The Department’s Noxious Weed Programs offer resources and assistance with the management of state- and county-listed noxious weeds.
Montana Code MCA 80-7: Disease, Pest, and Weed Control
Montana Fish Wildlife & Parks is responsible for noxious weed management on about 610 sites across the state and on more than 364,000 acres. In collaboration with other state, federal, county and city entities, FWP uses the latest integrated noxious weed management methods to help protect Montana’s public lands, including herbicide application, mechanical control, targeted grazing, and biological control insects.
The Invasive Species Program at DNRC was established to address this complex problem and includes the following primary functions:
Our guiding mission is to serve the public by providing a transportation system and services that emphasize quality, safety, cost effectiveness, economic vitality and sensitivity to the environment.
Forest Service research focuses on developing tools and information needed by managers to predict, prevent, detect, monitor, control, and manage high priority invasive plants and restore and rehabilitate impacted landscapes. This research includes evaluating economic, social and environmental impacts; quantifying the biology, ecology, and interrelations among species and among tropic levels; developing biological controls; and elucidating the relationship between fire and invasive plants.
A large portion of the research focuses on biological control because it is one of the few tools proven effective in controlling widespread invasive plants.
For the first time, land managers can compare noxious weed lists from the lower 48 United States and six Canadian provinces by logging on to a new section of the University of Montana’s “Invaders” website. Researchers with USDA’s Agricultural Research Service developed the new noxious weed section at the website. To view the noxious weed information, go to: http://invader.dbs.umt.edu/Noxious_Weeds.
The APHIS Federal noxious weed program is designed to prevent the introduction into the United States of nonindigenous invasive plants. APHIS noxious weed activities include exclusion and permitting and (in cooperation with other agencies and state agencies) integrated management of introduced weeds, including biological control.The Weed Program Mission Statement: APHIS will use science-based methods to prevent the introduction of parasitic-plant pests and Federal noxious weeds (including those already regulated and candidates for regulation) into the United States.Biological Control Program Information.
Every day, invasive species are threatening the health of our nation’s vital agricultural and natural lands. Forests and rangelands are being infested, cropland production is being negatively impacted, streams and waterways are being choked with weeds, and wildlife species are losing habitat. These conditions are just a few of the negative impacts that will continue, or will become more severe, if successful actions are not taken to halt and/or reverse this trend.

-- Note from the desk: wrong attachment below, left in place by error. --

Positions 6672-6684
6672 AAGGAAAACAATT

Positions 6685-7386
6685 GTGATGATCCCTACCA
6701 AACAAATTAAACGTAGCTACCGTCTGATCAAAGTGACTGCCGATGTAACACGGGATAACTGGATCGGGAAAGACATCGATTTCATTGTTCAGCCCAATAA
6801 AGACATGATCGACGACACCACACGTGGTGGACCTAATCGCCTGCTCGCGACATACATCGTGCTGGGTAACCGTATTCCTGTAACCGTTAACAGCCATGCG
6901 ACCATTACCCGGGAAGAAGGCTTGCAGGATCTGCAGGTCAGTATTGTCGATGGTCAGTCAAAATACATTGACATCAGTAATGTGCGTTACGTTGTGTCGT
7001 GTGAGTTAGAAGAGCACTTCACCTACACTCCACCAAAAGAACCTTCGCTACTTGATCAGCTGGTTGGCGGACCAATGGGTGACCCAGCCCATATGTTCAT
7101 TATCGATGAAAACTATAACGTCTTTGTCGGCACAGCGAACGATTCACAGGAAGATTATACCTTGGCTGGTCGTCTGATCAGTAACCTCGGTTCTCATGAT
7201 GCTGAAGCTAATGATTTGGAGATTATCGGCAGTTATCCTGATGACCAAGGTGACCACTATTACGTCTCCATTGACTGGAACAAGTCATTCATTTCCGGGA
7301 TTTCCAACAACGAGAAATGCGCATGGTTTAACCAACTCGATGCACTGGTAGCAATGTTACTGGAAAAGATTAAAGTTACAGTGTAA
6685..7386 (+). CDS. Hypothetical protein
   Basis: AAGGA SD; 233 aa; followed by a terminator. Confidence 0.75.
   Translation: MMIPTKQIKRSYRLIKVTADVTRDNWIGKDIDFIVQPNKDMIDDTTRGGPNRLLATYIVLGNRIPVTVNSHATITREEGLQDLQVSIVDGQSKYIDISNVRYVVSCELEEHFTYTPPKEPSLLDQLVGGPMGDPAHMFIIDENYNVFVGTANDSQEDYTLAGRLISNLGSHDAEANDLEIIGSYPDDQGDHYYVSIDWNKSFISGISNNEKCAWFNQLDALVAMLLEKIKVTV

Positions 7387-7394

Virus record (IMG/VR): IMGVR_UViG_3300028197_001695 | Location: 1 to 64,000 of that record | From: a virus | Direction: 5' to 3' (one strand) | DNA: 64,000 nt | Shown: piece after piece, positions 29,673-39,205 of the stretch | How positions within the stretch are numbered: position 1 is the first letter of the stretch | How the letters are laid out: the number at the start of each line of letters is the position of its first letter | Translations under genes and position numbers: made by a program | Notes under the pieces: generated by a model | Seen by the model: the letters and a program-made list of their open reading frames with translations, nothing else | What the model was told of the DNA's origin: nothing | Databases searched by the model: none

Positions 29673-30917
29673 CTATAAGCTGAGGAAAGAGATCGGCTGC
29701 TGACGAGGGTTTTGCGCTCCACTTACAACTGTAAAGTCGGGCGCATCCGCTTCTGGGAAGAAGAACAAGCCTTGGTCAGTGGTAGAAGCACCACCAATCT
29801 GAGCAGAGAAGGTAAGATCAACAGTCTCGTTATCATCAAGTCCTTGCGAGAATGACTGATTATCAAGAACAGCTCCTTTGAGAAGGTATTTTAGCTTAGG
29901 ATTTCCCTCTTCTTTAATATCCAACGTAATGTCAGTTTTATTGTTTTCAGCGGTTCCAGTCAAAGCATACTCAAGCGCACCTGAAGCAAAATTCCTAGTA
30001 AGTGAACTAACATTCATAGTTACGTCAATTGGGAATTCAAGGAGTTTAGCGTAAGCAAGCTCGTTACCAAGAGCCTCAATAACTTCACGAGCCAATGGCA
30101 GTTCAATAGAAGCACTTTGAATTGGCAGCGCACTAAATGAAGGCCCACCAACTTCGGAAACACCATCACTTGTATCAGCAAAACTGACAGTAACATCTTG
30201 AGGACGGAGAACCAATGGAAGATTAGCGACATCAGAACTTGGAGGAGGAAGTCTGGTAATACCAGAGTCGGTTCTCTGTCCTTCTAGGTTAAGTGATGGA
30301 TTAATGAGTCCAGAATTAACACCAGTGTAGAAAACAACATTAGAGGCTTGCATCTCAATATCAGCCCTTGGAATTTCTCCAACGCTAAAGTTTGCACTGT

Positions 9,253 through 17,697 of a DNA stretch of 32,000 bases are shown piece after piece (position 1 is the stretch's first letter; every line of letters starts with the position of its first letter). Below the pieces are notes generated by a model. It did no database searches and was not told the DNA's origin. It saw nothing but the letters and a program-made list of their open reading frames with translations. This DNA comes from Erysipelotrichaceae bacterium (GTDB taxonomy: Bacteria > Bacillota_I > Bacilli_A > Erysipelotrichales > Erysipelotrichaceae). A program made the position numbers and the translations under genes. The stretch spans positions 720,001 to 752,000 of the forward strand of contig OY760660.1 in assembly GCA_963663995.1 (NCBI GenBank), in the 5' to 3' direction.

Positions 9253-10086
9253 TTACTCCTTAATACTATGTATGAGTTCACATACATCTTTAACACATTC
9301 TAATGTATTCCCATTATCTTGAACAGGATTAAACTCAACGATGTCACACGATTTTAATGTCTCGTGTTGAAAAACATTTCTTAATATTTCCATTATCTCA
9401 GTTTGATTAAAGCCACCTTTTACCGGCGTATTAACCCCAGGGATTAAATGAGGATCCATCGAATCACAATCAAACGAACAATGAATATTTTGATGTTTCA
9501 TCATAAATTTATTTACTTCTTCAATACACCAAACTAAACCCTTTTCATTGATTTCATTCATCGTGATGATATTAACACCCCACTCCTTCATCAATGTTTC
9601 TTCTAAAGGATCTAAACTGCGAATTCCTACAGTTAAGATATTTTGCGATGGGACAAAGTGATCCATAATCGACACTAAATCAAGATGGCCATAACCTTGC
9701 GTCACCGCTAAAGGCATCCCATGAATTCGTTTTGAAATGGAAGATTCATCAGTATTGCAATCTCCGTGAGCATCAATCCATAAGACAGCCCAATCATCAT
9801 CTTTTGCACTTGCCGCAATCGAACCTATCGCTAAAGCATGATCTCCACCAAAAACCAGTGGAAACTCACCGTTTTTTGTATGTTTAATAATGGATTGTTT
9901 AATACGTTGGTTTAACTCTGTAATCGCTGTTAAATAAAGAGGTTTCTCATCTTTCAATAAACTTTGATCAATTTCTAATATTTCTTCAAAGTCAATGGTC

The BLM was established in 1946, but its roots go back to the years after America’s independence, when the young nation began acquiring additional lands. At first, these lands were used to encourage homesteading and westward migration. The General Land Office was created in 1812 to support this national goal.
Over time, values and attitudes regarding public lands shifted, and President Harry S. Truman, by means of a government reorganization, merged the GLO and another agency, the U.S. Grazing Service, creating the BLM.Explore BLM’s history through stories, video and more.
Invasive Species Program Coordinator- Montana State Office
The division provides coordination, management, planning, oversight, and monitoring for development and protection of trust natural resources, protection of Indian water rights, water development projects, litigation support, attorneys fees, and fish and wildlife resources. The Bureau’s responsibilities under the Federal Power Act in re-licensing hydro-power projects that affect Indian trust resources are carried out in this division. The division provides direction and guidance for all activities related to the planning, management, conservation, development, and utilization of soil, water, farmland, rangeland, fish and wildlife resources, and endangered species. The division is responsible for the Bureau’s natural resource damage assessment and restoration program.
Montana State University is in a class of its own. MSU is among the top 3% of colleges and universities for research expenditures, and is also classified by the Carnegie Foundation as an institution with a high undergraduate profile. This means that undergraduates at MSU get research opportunities typically reserved for graduate students at other schools. Plus, MSU’s location at the crossroads between Yellowstone National Park and some of the biggest skiing in America offers students a classroom, lab and playground unlike any in the world.
The Department of Land Resources and Environmental Sciences (LRES) at MSU offers a multi-disciplinary approach to understanding and managing land resources. Our coursework and research involves soils, microorganisms, insects, plants, climate, and water; the options within our majors allow undergraduates to focus on their specific areas of interest. We also offer advanced degrees – three M.S. degree programs, and online M.S. degree program, and a Ph.D. program.
Schutter Diagnostic Lab for plant identification
Montana Extension Agents Directory
Weed and Invasive Plant Ecology and Management Group
Mangold Lab: Invasive Plant Ecology and Management
Dr Jane Mangold Bio